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When observing bid/offer in the market I came across a question.

How much trading a bond would impact its spread for subsequent trades ie. what is the impact on bid/offer due to volume/size of recently palced trades.

The size of trades placed in market with impact the liquidity , demand supply , market sentiment etc. I know it is hard to predict how much the spreads will move after a trade /trades of specific size are placed in market. But is there is reasonble assumption that practitioners make ? Any pointers on existing research will be great too .

EDIT : This is indeed a very hard thing to compute. This is not an extensive list of explanatory variables but one can say that –

  1. Spreads will be inversely related to the market maker's ability to hedge his positions
  2. Spreads will be directly related to volatility of the security
  3. Spreads will be directly related size and frequency of quotes from Market makers. Some aggregation using ALL QUOTES of Bloomberg should help us estimate this.

I believe that we can model such a behaviour by

a. Either perturbation based approach such as http://www.maths.univ-evry.fr/prepubli/342.pdf

b. Compound Autoregressive possion’s process.

If I have something worked out , I will share the results. In the meantime if you have methodology that you use as a practitioner please do share .

Thanks

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You should turn to market microstructure research. Large and frequent trades can temporarily increase the spread and observed transaction price. Additionaly, trades done near the release of new information ( macro news, firms news,...) most likely need to overcome larger spreads.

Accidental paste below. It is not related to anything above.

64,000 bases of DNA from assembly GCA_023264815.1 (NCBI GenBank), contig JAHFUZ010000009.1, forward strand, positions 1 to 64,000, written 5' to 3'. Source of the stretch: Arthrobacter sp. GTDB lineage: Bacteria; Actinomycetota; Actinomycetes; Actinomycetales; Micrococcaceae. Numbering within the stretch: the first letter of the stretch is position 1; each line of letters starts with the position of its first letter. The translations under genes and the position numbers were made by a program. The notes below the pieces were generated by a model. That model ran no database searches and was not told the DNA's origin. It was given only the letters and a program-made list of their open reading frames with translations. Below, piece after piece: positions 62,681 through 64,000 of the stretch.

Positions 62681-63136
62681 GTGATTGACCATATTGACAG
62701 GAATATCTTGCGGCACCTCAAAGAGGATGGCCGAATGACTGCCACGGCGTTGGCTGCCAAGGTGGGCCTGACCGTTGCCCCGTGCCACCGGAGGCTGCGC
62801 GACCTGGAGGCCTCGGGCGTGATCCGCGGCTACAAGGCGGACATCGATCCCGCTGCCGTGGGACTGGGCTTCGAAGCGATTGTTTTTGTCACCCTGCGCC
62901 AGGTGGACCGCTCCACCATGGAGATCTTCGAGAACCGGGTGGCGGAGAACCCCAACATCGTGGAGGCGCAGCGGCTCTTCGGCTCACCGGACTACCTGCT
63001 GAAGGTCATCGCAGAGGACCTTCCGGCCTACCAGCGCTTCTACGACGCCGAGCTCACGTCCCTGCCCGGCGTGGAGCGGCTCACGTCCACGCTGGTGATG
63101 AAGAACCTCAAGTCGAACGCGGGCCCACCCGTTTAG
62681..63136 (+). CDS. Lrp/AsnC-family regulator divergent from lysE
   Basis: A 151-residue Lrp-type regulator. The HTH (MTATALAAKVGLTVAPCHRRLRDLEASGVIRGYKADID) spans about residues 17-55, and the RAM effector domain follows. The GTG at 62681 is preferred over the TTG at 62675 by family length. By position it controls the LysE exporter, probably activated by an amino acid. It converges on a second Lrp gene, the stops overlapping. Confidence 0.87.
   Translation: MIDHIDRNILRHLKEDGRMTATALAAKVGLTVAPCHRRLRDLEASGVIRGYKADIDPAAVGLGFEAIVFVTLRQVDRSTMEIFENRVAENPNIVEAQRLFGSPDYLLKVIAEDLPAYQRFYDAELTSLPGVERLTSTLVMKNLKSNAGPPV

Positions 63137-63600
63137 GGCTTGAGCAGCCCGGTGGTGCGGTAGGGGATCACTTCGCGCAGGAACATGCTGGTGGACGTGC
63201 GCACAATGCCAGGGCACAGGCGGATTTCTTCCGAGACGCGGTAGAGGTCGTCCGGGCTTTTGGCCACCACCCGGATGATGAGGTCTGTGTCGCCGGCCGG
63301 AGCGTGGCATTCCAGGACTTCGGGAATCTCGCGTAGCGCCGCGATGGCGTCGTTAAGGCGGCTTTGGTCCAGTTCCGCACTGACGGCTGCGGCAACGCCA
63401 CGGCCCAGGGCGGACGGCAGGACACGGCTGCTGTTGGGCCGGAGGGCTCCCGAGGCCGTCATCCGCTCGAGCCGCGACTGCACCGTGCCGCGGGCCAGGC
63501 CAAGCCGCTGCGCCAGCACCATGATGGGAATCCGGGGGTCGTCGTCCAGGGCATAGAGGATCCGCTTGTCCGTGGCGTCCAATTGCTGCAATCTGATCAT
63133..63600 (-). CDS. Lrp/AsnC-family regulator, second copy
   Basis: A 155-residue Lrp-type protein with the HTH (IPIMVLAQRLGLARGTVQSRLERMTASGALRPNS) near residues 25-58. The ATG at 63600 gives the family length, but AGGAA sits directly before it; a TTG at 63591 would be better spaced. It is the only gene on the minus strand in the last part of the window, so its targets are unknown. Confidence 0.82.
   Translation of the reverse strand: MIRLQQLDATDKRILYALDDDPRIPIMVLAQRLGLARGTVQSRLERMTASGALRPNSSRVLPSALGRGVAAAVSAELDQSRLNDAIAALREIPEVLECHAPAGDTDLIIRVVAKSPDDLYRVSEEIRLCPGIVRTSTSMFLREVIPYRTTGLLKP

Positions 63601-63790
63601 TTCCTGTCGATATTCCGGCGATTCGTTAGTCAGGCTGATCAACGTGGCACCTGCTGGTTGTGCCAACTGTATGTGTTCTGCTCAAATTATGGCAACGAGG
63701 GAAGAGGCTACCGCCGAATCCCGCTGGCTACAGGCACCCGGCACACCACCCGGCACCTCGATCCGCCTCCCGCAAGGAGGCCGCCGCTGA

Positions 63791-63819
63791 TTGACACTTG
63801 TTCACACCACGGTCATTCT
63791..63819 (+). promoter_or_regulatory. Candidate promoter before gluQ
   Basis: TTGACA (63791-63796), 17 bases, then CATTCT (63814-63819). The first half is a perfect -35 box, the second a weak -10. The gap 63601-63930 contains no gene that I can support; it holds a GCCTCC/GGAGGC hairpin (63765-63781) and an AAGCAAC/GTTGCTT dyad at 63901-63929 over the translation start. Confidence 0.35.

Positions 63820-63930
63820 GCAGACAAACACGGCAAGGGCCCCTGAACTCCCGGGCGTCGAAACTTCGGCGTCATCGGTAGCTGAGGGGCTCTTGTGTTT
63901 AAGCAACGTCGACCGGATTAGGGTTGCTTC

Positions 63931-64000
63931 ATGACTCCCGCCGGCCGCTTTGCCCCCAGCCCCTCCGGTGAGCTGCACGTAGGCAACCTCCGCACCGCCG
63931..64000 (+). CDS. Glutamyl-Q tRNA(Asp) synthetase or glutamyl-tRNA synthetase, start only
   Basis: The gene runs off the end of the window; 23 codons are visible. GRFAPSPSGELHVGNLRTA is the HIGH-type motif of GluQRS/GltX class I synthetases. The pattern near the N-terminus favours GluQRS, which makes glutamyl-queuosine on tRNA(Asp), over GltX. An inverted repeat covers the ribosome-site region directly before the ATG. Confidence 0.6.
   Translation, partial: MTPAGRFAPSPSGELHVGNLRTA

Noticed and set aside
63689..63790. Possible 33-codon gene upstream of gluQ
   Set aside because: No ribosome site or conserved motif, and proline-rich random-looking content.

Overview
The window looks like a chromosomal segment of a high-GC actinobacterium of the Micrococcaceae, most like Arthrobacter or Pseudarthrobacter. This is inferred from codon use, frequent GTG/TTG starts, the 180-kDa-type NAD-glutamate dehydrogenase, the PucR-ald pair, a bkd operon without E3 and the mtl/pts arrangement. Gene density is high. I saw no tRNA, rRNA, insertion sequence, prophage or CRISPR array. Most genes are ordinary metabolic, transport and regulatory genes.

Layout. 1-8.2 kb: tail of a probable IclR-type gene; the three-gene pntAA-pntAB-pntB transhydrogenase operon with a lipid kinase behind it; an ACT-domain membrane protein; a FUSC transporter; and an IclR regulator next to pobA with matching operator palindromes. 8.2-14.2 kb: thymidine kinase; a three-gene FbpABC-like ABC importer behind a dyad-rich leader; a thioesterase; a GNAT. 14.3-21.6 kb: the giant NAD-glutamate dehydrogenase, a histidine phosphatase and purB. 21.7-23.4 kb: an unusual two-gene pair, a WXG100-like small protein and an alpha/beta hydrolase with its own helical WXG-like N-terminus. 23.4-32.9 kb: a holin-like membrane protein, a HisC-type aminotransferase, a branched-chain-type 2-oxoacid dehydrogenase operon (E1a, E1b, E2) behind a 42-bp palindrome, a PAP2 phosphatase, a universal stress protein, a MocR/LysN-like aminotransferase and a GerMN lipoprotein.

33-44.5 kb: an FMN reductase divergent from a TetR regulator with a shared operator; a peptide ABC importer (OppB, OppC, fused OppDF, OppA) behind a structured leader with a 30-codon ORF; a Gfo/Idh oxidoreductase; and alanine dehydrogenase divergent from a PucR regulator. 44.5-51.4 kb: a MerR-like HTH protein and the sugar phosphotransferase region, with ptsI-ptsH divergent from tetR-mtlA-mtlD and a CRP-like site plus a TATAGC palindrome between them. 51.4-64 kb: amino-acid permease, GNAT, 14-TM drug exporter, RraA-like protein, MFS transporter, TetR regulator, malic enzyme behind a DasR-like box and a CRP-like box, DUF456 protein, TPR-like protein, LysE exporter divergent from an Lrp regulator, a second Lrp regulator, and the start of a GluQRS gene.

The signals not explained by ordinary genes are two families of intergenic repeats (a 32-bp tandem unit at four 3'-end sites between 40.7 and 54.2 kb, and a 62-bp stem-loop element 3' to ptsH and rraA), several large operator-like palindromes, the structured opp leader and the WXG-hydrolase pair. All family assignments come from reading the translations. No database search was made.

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  • $\begingroup$ Sorry but I dont know what you mean by "market microstructure research" . Also edited the question to demostrate that the question is not asking "if there will be effect" in spreads due to large volume trade or announcement effect but "What" will be approx change. $\endgroup$ – ash Feb 2 '15 at 18:48
  • $\begingroup$ I agree with @QuantK that you should refer to mkt microstructure literature. I'm no expert, but my impression is that large orders tend not to have substantial impact on bid/ask spreads. However, the "market impact" can be substantial and that's where a lot of research has been happening. You can find a very rich set of literature on market impact estimation (aka transaction cost models), but it boils down to transient impact caused by supply/demand imbalance, and permanent impact caused by changes in perceived fair value. $\endgroup$ – Helin Mar 4 '15 at 22:57
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If you are after treasuries, you can check

http://www.newyorkfed.org/research/staff_reports/sr381.pdf

which discusses trade impact on BrokerTec. If you are after equities, the literature is enormous, you can pretty much google for "trade impact limit order book" or smth similar. In practice, it's an empirical approach: you put all the factors, that seem important, run regression or some ML algo on it, and pick the factors, that have most explanatory power.

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